Johnstone’s Paint Trophy: Any Point?
Everyone wants to win a trophy, from the management, to the players, to the supporters. It’s been a long time since Leeds United were involved in any form of ‘final,’ with the 2006 Championship Playoff finale at the Millennium Stadium no doubt still a painful memory for most Leeds supporters.
However, could it be said that our slide into League One has given us a chance for more than just league winning glory? Relegation has meant something extra for Dennis Wise to contemplate this season, the Johnstone’s Paint Trophy.
The Johnstone’s Paint Trophy, or Paint Pot Cup to some fellow Vital Football editors, traces its history (though then called the Associate Members Cup) back to 1983, a year that saw the first ever British breakfast TV program started, Neil Kinnock take up the Liberal Democrat leader post and the birth of one Lucy Pinder (woohoo!) The tournament was designed as a replacement for the Anglo-Scottish Cup which folded in 1981 following the withdrawal of Scottish teams (which would obviously cause an issue given the competitions name) and has had a host of sponsors along its way.
Whilst the name of the competition has seen many a change, the general attitude towards the importance of the Football League Trophy has remained somewhat constant, with even League Two teams preferring to field considerably weaker sides, in order to concentrate on league matches. The woeful nature of some participating sides meant that the FA intervened, as teams are now obliged to field at least 6 of the players with the most league appearances in their respective position.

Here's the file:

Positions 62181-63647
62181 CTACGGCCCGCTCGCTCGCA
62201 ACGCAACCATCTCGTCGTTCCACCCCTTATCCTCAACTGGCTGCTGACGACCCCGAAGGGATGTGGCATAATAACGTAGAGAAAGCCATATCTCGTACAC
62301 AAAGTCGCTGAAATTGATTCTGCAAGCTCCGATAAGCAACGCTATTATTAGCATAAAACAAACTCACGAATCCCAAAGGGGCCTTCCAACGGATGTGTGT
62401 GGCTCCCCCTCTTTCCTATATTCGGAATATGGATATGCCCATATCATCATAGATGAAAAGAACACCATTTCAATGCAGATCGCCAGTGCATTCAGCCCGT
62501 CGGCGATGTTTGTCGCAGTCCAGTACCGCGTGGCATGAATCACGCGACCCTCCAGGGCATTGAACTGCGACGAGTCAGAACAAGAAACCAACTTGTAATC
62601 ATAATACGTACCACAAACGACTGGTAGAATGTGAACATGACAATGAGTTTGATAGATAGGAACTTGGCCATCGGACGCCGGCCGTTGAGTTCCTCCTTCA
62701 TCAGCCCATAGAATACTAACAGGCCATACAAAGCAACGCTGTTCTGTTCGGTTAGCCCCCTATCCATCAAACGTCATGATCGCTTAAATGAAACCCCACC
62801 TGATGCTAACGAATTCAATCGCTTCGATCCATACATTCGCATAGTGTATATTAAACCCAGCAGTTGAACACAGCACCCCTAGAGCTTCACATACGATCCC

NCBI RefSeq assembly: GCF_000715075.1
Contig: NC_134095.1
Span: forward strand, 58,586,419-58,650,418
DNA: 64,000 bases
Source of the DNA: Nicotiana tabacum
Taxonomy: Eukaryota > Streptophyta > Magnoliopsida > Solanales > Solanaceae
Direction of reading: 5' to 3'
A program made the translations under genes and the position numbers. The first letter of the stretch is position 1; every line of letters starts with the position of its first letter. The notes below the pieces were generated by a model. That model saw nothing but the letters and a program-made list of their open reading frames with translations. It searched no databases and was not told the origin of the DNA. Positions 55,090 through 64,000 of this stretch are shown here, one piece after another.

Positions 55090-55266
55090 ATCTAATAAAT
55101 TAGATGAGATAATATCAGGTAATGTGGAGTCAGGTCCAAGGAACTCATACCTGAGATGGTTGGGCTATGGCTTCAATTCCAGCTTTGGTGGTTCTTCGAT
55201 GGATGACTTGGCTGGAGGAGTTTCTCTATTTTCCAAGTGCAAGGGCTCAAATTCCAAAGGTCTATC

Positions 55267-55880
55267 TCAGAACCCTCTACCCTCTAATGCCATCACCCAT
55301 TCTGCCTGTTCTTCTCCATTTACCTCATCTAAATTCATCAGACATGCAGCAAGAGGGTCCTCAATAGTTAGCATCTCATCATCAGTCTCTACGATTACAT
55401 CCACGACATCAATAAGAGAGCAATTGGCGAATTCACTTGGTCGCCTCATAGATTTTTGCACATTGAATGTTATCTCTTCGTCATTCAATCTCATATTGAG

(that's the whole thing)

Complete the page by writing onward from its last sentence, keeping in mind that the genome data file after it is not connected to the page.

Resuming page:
This has of course raised the bar for the fixtures per round, however many clubs are still using it as a chance to emulate the great Rafa Benetez, who has developed a knack for rotating his squad more than he could ever manage had they been placed within a NASA Human centrifuge. Whilst the likes of Thompson, Clapham, Richardson and Heath all featured during Tuesday evening’s 1-0 victory away to Darlington, first choice `keeper Casper Ankergren, along with striker duo Kandol & Beckford were all given the evening off.
It is strange that, despite the Johnstone’s Paint Trophy offering the best chance of success and silverware outside of league promotion, that clubs continue to field weaker sides, to ever dwindling numbers of supporters. The obvious downside of this form of competition, is that during the matches players are still at the risk of picking up suspensions that will count for league games, and injuries whilst featuring in a competition that many, if not all clubs seem to disregard on a whole.
If someone from the FA is reading, perhaps the Johnstone’s Paint/Football League Trophy should be re-designed so that clubs consider it an achievement to progress, rather than an inconvenience?
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